Can anything good come from a tragedy? Considering charitable legacies
Last week Oxfam received £41m under the Will of Richard Cousins (CEO at the catering giant Compass).
In December 2017 Mr Cousins, his 2 sons, his fiancée and her daughter died in a plane crash.
Under Mr Cousins’ Will, his 2 sons were the main named beneficiaries. However, Mr Cousins had made provision in his Will for a ‘disaster scenario’: namely that in the event that his sons could not inherit, Oxfam would be the beneficiary of the majority of his estate.
What would have happened had Mr Cousins not appointed Oxfam as a replacement beneficiary?
In short Oxfam would have received nothing and Mr Cousins’ assets would have potentially been distributed to people who Mr Cousins had not intended.
Where someone dies without a Will, or where the Will does not address all of the deceased’s property, the property which is not provided for in the Will is distributed under what are called the ‘rules of intestacy’.
Under the rules of intestacy, the way a deceased’s property is distributed is not always the way many people think. For example if you are married with children, your estate (depending on the size of it) may be shared between your spouse and your children rather than going to your spouse outright.
Where you are not married but are co-habiting (for example with a fiancée), your co-habitee would have no automatic right under the rules of intestacy to any property you own in your sole name.
Therefore the best thing to do is to have a Will which reflects your wishes, and covers what will happen in the event that all your favoured beneficiaries fail to inherit.
It is therefore important to at least consider providing for a disaster scenario. Where there isn’t such a provision – and all your named beneficiaries pre-decease you – your estate could pass to a family member who you have never met, or do not even like.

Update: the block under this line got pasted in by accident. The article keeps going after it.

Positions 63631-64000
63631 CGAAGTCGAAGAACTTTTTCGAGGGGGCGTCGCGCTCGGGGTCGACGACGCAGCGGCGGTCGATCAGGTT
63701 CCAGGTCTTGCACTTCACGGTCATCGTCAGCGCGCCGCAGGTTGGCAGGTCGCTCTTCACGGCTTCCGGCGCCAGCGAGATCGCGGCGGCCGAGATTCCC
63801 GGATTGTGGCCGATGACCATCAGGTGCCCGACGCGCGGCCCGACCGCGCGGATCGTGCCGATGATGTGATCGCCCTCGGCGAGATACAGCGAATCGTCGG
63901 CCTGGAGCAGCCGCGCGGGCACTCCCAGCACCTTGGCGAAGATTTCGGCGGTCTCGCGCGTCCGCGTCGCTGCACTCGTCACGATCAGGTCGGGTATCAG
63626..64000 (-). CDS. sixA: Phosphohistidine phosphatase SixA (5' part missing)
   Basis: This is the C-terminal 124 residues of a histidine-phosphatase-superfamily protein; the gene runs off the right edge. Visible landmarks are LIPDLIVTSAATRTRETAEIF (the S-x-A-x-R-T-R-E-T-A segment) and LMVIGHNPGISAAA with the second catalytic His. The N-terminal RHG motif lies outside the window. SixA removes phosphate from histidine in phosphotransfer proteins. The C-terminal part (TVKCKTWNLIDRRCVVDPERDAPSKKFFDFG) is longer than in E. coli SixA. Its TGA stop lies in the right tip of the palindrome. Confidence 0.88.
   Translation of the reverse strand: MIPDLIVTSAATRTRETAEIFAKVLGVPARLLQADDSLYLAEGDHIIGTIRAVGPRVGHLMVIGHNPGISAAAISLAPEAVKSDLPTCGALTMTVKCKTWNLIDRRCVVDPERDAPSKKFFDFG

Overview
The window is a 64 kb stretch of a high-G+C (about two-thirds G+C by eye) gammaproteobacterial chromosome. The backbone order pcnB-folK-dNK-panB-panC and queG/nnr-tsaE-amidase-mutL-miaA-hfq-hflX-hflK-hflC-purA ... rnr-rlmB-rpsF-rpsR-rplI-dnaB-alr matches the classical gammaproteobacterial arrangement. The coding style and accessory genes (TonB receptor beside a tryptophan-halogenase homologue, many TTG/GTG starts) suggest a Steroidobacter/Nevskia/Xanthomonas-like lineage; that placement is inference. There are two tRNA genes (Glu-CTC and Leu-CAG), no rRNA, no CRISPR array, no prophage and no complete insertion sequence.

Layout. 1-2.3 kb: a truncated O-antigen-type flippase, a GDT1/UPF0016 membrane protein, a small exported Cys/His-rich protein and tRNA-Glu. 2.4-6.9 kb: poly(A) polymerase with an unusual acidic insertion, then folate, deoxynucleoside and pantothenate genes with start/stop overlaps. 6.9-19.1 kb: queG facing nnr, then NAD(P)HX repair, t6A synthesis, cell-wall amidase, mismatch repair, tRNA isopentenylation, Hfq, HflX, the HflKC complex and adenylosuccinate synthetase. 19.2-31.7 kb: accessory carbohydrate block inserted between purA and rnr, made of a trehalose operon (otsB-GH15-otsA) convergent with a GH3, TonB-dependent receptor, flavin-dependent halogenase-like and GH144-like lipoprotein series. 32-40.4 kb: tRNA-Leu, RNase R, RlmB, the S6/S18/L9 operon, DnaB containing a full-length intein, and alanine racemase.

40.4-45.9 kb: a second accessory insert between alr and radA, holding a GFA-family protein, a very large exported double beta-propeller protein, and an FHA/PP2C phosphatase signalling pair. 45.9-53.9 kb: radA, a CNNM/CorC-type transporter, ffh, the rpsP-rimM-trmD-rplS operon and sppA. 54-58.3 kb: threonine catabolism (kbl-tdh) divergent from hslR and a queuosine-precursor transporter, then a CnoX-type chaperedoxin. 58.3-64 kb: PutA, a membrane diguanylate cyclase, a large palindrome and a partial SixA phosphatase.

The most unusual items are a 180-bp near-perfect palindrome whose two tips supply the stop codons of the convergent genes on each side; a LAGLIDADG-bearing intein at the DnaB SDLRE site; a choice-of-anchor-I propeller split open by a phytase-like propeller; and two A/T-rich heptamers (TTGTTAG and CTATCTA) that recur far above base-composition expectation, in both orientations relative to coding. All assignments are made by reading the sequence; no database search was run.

Why a charity?
Why not? If you have addressed who your beneficiaries are and how much they should inherit under your Will, why not consider leaving your estate to charity (or a number of charities) so that they can benefit from your estate in the event that your named beneficiaries pre-decease you?
Is there any benefit to leaving a legacy in my Will to a charity?
You can of course leave legacies to charities under your Will where the disaster scenario doesn’t apply. Where you do so, you might wish to consider increasing that legacy in the disaster scenario.
Where you leave legacies under your Will to UK registered charities (“UK Charities”), certain tax benefits may apply, including:
- The value of your estate being reduced by the amount of the legacy before Inheritance Tax (“IHT”) is calculated;
- Where you leave more than 10% of your estate to UK Charities, IHT is generally applied on the taxable part of your estate at the discounted rate of 36% (as opposed to the standard rate of 40%).
Are there any further considerations when leaving a legacy/everything to a charity?
As with any legacy, you should carefully consider your reasons for leaving a legacy to someone in your Will, especially if you are doing so to the exclusion of others.
Under English law certain classes of people can bring claims against an estate, where a person is either not left a legacy under the Will or feels that they should be entitled to a larger legacy.
The person with the strongest claim under this legislation is the spouse (as the spouse does not need to prove any need for financial maintenance for their claim to be successful). However it can also include co-habitees, children, or other people to whom the deceased was providing financial support
If you intend to prepare a Will which excludes a dependent or natural beneficiary, you should seek legal advice in advance to see how you might try to limit the potential for a claim.
Should I also include a provision for the disaster scenario?
At the very least you should consider introducing a disaster scenario clause – no matter how remote it might seem that all of you beneficiaries will die before taking their legacy, it can happen as the tragic case of Mr Cousins and his family has shown.
If you would like to discuss any matters raised in this blog, please contact Richard Woods or someone else from our Wills and Probate team or Alexa Payet who is a senior solicitor in the Contentious Probate team.